You pay for your sins and you hope you will be rewarded for your triumphs, but sometimes you get both and sometimes neither. I've spent Christmas Eve in the ER more than anyone should. That's not going to happen this year. I feel a strange, sniveling pride. You take it where you can get it.

You can't go back and revise your life. I'm glad. I would probably change things that shouldn't be changed. I'm happy with the voyage that has brought me here. So what...I've traded some cynicism for a little hope. Cashed in some brain cells. You live with the choices you make. You live with the choices you don't get to make, too.

It's been an odd week, and a dose of sunshine does a lot of good. I am wiser now than I was a week ago. I have seen the power of nature. I have seen the compassion in people. And life goes on. The good parts and the bad. And I wouldn't want it any other way.

Thursday, December 6, 2012

The web...

There is one leaf gently bopping on my tree. I'd say undulating, but I've never liked that word. It's overcast and I'm sitting here thinking about people. We're a pretty amazing lot. We come in all sizes and shapes. Different levels of pigmentation. Different beliefs. But in the heart, where it really matters, most people are pretty similar.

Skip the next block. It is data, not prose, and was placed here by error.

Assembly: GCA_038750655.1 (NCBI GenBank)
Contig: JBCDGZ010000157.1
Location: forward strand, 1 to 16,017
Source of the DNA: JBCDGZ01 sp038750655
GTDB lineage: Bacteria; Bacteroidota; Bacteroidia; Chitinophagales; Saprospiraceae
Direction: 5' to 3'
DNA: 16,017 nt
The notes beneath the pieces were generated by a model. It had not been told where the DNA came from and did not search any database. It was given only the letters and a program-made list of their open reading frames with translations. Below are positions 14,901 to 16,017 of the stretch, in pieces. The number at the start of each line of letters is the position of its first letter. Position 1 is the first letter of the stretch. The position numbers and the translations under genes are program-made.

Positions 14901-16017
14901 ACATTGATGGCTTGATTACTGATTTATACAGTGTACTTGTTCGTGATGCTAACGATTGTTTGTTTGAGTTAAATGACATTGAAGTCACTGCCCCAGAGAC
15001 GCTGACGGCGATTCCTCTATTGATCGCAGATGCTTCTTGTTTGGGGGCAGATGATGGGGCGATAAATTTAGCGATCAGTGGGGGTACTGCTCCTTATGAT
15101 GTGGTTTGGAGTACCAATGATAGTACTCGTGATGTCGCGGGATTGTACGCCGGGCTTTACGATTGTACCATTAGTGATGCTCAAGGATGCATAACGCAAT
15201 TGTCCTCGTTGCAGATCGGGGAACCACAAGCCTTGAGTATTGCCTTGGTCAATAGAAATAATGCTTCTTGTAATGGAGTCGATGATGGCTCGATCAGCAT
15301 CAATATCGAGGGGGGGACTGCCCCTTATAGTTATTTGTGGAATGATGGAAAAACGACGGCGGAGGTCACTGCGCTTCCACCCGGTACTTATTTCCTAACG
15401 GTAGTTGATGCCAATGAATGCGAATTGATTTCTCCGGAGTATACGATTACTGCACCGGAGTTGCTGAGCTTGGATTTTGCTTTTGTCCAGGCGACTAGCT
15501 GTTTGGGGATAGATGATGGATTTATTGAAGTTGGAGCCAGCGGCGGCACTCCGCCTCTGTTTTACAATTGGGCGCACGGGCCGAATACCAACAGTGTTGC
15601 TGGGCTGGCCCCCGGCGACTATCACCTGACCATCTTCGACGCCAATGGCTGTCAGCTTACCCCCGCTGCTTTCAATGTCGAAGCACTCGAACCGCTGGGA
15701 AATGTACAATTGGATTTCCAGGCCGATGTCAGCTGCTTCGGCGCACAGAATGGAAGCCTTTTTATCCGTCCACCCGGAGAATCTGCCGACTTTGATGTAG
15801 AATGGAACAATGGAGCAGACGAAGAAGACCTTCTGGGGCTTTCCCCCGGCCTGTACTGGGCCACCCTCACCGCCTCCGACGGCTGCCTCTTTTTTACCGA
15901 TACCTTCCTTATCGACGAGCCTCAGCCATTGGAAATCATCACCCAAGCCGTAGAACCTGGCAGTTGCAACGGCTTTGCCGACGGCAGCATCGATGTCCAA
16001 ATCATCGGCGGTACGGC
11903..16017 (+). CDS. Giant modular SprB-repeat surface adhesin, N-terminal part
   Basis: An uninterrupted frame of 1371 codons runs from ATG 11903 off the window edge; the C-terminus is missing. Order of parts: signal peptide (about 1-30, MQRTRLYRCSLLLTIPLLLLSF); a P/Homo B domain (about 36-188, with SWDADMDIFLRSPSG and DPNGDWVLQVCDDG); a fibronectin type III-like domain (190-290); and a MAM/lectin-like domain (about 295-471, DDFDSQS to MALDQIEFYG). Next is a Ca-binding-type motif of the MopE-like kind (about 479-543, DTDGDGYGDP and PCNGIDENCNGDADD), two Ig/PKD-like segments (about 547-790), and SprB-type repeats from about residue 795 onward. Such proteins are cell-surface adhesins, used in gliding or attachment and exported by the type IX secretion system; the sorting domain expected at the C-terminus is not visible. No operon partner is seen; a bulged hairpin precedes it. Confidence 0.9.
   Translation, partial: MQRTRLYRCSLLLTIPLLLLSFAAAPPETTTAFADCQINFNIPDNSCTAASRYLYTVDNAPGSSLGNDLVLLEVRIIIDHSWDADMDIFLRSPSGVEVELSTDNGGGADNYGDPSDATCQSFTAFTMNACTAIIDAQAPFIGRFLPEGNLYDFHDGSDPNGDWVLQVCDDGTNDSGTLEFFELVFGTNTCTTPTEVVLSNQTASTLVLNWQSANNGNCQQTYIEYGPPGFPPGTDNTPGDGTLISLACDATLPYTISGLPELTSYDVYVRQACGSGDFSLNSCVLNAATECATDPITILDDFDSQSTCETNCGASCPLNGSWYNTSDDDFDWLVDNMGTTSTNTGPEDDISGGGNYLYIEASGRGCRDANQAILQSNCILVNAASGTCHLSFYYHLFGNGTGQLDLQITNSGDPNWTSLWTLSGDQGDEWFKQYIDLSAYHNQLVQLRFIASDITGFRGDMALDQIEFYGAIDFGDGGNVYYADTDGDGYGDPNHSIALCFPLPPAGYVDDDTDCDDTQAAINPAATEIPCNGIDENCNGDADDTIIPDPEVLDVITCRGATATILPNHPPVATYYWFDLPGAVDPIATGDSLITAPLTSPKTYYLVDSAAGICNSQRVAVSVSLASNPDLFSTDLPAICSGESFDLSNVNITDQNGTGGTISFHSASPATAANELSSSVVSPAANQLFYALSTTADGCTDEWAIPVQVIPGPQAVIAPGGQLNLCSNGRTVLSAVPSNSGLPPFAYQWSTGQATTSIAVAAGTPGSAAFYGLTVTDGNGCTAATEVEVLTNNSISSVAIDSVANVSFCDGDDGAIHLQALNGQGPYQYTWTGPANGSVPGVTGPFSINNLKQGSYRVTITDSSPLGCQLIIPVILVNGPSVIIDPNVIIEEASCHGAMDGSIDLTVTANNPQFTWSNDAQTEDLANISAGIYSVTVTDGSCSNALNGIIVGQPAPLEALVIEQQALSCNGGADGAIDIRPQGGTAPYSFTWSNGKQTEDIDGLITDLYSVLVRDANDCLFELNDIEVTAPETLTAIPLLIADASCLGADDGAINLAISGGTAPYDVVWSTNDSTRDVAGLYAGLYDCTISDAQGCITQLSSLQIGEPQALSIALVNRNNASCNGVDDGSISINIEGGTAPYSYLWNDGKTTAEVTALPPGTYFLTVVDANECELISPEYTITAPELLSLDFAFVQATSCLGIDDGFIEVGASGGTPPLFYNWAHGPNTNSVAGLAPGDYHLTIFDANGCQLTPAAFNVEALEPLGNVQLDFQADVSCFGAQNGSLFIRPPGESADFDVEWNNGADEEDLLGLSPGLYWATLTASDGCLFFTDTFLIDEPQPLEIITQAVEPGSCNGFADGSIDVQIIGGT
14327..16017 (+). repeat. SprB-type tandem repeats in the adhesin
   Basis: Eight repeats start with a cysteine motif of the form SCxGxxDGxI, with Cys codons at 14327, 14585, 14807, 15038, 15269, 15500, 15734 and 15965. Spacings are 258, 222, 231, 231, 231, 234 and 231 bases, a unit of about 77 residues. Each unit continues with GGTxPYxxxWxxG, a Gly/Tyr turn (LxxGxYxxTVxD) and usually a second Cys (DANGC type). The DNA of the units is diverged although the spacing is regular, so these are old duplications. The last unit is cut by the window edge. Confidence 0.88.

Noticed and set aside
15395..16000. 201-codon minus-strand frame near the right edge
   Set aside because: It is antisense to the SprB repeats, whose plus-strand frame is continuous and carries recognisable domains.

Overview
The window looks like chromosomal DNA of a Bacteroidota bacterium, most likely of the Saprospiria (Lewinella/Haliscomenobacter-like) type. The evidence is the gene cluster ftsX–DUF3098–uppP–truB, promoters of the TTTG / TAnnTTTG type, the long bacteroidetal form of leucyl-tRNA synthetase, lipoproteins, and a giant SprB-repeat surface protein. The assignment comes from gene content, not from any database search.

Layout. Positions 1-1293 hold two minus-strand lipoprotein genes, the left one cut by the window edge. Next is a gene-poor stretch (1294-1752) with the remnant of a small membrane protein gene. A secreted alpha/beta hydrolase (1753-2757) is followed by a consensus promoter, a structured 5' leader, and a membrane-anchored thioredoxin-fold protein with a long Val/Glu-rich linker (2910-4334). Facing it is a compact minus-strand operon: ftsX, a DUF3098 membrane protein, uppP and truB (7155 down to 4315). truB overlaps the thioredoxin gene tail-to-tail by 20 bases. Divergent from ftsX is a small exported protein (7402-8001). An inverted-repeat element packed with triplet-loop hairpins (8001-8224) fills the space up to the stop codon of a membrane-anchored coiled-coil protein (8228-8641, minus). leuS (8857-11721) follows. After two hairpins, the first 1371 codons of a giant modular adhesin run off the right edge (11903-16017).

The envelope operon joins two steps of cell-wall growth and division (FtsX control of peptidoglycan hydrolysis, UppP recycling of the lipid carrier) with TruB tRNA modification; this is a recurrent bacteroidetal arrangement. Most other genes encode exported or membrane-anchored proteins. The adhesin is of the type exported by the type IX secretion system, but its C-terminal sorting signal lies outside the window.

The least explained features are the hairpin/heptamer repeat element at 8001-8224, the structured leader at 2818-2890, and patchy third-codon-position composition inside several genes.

We worry. We laugh. We like to watch small children do the things that we used to do. We appreciate when someone makes us laugh on a rough day. We love least the good kind. We are not as selfish as we seem, it just takes a good kick in the butt to remind us to be human sometimes.

One of the things I have always liked about apartments is that you can see your neighbors. When we lived in San Francisco, our apartment faced another complex across the street and we saw everything our neighbors did. And vice versa. Pretty much everything, I should say. We named them all. Sometimes we waved. Sometimes they hollered when I played guitar too loud. Mostly good hollers.

Sometimes I think about the web. That's how I see it in my mind. Each of our lives intersect with so many others. There is a liquor store across the street and I know the people that work there pretty well. They know I have a cat (we always forget to buy litter). They are nice to my girls. Then there are the people at Safeway, the deli, the bait shop...and, of course, there are neighbors.

You really realize this when you have a four year old. I spend a lot of time pretending to be people who would never imagine in a million years that a whole family is playing a game that involves them. "You be the guy from Target with the hat, Dadda!"